Linked by Thom Holwerda on Thu 18th May 2017 21:31 UTC
Android

During I/O, Google also announced Android Go, a version of the mobile operating system optimised for lower-end devices. From Google's announcement:

  • OS: We're optimizing Android O to run smoothly and efficiently on entry-level devices.
  • Apps: We're also designing Google apps to use less memory, storage space, and mobile data, including apps such as YouTube Go, Chrome, and Gboard.
  • Play: On entry-level devices, Play store will promote a better user experience by highlighting apps that are specifically designed for these devices -- such as apps that use less memory, storage space, and mobile data -- while still giving users access to the entire app catalog.

If a device has less than 1 GB of RAM, it will automatically use the Android Go version of Android. In addition, Google has set up a set of guidelines applications must adhere to in order to qualify for the special highlighting mentioned above.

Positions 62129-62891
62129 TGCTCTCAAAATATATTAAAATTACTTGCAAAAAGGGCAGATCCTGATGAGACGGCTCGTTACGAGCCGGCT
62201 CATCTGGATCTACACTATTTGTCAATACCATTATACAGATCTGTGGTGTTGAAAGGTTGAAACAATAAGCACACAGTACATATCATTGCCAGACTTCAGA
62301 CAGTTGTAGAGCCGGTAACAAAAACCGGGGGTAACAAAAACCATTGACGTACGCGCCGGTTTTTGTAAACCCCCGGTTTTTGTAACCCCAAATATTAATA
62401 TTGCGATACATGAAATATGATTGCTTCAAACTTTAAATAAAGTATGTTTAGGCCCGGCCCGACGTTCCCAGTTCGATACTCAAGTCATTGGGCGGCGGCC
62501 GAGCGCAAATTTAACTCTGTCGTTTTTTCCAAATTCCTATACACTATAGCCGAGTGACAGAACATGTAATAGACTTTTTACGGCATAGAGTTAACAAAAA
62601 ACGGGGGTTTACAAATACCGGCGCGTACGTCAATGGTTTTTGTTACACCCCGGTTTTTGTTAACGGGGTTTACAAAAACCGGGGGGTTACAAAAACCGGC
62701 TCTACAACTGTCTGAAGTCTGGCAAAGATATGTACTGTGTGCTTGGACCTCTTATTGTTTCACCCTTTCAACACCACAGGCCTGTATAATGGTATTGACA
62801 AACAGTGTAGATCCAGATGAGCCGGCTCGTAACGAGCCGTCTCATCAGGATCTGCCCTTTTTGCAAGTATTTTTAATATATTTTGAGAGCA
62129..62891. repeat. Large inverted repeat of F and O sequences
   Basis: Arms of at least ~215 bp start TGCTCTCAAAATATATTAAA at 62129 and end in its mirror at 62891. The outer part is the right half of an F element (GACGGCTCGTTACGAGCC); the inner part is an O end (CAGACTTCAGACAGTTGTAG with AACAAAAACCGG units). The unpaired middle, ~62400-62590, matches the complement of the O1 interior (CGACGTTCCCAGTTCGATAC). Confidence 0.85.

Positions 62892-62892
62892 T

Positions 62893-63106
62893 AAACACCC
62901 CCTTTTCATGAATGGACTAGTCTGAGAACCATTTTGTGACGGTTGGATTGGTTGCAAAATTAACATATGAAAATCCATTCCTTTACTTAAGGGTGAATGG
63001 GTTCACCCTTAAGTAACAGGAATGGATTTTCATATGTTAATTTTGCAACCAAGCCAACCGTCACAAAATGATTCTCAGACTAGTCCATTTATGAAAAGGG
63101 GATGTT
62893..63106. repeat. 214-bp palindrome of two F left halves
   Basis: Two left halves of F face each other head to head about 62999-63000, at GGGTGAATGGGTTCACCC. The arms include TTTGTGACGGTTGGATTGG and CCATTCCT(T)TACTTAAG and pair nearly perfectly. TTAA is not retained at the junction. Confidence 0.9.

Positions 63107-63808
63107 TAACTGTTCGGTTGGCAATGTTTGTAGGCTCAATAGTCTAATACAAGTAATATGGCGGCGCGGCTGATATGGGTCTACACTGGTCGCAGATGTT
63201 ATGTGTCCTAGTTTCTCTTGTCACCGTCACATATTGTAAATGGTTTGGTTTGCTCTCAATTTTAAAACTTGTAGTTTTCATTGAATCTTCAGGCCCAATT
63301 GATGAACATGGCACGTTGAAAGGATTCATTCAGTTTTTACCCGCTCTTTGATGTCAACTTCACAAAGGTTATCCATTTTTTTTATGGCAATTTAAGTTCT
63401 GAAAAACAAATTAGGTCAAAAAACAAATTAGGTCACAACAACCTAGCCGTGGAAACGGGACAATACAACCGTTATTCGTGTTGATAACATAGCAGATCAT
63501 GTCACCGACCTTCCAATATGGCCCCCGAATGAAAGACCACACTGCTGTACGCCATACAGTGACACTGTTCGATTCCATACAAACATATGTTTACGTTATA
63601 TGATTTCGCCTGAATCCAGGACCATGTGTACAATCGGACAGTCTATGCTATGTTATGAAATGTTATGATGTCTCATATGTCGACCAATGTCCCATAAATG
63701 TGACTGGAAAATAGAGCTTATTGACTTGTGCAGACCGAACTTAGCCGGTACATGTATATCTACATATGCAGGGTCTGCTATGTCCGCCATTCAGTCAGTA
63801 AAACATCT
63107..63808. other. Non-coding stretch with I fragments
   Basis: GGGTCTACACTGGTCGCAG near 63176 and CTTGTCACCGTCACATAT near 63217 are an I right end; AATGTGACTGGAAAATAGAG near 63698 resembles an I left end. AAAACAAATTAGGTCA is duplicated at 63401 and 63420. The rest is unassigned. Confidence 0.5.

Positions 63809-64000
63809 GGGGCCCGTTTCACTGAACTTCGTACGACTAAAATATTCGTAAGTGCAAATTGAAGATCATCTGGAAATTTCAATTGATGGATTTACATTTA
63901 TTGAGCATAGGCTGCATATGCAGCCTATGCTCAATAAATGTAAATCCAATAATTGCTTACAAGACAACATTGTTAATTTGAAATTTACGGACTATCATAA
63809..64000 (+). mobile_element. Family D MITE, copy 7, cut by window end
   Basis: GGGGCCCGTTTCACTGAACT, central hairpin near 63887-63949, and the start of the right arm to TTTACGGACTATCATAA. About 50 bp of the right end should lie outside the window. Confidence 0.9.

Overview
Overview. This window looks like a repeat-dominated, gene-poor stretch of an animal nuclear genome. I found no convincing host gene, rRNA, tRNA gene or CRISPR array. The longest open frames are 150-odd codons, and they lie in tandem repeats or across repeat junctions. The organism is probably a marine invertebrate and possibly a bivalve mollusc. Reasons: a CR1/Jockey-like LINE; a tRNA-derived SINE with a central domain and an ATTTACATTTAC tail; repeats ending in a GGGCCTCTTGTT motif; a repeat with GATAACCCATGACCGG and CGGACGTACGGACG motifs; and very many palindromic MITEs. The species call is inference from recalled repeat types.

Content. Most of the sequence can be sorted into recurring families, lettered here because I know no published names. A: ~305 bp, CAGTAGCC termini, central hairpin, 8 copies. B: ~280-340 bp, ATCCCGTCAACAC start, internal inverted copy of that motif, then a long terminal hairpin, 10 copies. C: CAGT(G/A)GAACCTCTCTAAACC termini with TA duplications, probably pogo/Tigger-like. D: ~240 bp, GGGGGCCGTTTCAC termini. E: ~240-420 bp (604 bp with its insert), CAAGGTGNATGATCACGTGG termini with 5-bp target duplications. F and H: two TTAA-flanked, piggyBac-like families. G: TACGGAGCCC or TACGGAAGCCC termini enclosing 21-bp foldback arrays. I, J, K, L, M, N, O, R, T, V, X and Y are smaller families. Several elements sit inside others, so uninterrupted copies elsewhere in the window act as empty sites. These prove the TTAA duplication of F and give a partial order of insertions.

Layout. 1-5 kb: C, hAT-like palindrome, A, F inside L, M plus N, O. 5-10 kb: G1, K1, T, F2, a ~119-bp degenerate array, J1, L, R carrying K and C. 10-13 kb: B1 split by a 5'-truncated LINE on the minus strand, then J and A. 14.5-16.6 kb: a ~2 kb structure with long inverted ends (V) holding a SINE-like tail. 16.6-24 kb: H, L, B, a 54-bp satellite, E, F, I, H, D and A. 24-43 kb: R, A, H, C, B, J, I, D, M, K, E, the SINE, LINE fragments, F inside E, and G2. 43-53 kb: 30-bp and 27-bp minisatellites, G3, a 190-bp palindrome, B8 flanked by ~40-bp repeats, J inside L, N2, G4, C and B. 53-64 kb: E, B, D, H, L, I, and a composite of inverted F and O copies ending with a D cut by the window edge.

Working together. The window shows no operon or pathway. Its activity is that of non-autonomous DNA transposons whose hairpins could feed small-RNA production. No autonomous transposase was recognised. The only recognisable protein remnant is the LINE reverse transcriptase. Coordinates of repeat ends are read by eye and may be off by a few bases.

The first question that popped into my mind was - why isn't every device getting this supposedly faster, and more lightweight version of Android? Will we be able to 'force' our devices to use Android Go, even if they don't officially qualify? The second question is - why would a developer go the lengths of creating additional versions of their application, instead of what they ought to do, which is slim down their existing application?

Permalink for comment 644504
To read all comments associated with this story, please click here.
RE[2]: Its all about security
by robertojdohnert on Fri 19th May 2017 18:13 UTC in reply to "RE: Its all about security"
robertojdohnert
Member since:
2005-07-12

Considering I heard it from 6 people who directly work on the Android team. Well, I tend to put my trust in them rather than someone who doesnt work there. BTW, it wouldnt be expensive the framework to do it is already there and would not entail a huge investment except from app developers themselves

Reply Parent Score: 1